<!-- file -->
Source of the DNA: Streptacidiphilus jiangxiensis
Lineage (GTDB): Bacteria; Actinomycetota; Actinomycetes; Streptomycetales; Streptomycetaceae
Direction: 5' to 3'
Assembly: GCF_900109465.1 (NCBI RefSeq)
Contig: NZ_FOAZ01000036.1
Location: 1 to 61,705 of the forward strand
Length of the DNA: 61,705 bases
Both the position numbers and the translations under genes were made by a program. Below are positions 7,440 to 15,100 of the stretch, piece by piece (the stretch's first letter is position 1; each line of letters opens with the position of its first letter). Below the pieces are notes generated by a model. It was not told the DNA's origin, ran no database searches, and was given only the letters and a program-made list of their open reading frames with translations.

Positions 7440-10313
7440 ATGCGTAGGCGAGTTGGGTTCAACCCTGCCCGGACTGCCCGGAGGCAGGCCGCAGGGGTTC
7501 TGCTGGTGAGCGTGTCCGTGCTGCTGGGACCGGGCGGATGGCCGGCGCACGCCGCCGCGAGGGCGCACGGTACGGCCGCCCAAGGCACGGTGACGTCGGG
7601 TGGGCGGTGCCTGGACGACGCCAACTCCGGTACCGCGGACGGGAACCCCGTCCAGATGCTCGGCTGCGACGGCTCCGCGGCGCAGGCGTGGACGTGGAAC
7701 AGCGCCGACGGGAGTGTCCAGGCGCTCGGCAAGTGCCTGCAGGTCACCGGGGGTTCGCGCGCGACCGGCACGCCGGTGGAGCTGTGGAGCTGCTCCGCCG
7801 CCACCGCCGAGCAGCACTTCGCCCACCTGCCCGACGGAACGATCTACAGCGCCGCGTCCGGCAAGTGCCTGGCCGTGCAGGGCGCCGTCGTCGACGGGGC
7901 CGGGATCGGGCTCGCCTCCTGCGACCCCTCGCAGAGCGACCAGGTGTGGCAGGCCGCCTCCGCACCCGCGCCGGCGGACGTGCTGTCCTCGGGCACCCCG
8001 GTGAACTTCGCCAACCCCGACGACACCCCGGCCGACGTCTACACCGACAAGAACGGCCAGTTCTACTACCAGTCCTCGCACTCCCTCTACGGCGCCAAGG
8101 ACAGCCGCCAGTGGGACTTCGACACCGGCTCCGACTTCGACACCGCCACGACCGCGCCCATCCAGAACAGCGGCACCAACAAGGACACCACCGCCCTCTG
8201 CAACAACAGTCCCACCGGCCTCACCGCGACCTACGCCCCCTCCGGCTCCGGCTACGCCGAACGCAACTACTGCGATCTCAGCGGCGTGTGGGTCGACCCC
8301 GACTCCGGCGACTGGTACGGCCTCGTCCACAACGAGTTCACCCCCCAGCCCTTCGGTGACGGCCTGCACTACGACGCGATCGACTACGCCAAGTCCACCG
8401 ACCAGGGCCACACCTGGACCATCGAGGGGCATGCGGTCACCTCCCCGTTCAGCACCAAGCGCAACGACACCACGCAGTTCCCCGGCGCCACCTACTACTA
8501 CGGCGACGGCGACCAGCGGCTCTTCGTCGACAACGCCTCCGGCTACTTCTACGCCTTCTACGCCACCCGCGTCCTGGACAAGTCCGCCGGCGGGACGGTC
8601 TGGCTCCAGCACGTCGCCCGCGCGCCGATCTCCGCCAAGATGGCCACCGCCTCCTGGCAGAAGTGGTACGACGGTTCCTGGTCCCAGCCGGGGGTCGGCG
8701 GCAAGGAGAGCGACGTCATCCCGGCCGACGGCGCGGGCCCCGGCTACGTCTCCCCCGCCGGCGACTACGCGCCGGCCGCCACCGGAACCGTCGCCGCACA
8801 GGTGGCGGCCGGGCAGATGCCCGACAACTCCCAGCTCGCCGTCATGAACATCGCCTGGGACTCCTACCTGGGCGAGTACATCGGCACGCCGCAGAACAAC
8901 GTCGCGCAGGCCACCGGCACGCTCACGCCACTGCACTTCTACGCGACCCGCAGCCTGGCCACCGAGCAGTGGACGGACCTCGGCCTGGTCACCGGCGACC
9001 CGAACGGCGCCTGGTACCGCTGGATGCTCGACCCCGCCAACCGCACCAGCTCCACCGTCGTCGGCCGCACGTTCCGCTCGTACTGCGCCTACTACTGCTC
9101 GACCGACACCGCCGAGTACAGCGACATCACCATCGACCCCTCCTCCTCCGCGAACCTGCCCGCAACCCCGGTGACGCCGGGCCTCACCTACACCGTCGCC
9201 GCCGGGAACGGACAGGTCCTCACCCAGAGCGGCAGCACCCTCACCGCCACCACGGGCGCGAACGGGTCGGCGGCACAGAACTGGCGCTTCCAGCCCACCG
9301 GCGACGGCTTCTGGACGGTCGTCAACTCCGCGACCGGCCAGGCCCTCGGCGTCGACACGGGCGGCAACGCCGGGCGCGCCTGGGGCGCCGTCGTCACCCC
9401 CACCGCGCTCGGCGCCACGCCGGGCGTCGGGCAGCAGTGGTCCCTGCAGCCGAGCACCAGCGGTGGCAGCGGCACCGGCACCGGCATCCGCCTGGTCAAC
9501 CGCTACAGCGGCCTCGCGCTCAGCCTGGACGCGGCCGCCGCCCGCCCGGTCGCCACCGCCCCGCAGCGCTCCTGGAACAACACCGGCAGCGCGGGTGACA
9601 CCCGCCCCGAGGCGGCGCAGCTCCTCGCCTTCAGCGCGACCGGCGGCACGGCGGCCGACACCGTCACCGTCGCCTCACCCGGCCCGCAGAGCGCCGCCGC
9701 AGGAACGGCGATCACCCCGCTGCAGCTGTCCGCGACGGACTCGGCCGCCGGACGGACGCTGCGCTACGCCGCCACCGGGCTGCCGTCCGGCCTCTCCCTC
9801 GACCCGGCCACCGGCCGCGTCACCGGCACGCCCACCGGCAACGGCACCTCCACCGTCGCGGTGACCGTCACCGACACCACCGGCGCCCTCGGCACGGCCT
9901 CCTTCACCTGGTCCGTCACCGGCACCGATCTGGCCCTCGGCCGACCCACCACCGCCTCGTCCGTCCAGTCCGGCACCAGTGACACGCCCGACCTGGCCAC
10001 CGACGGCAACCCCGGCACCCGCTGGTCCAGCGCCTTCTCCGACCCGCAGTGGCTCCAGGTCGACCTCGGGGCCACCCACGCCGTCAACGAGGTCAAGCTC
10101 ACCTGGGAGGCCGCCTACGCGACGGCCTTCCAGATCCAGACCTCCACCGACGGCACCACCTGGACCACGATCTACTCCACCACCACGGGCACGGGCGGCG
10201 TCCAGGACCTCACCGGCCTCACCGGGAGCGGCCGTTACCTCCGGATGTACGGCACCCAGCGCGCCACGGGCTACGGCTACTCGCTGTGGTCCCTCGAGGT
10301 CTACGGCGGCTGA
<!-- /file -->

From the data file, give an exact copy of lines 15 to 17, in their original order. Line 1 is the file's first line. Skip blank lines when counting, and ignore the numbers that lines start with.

7901 CGGGATCGGGCTCGCCTCCTGCGACCCCTCGCAGAGCGACCAGGTGTGGCAGGCCGCCTCCGCACCCGCGCCGGCGGACGTGCTGTCCTCGGGCACCCCG
8001 GTGAACTTCGCCAACCCCGACGACACCCCGGCCGACGTCTACACCGACAAGAACGGCCAGTTCTACTACCAGTCCTCGCACTCCCTCTACGGCGCCAAGG
8101 ACAGCCGCCAGTGGGACTTCGACACCGGCTCCGACTTCGACACCGCCACGACCGCGCCCATCCAGAACAGCGGCACCAACAAGGACACCACCGCCCTCTG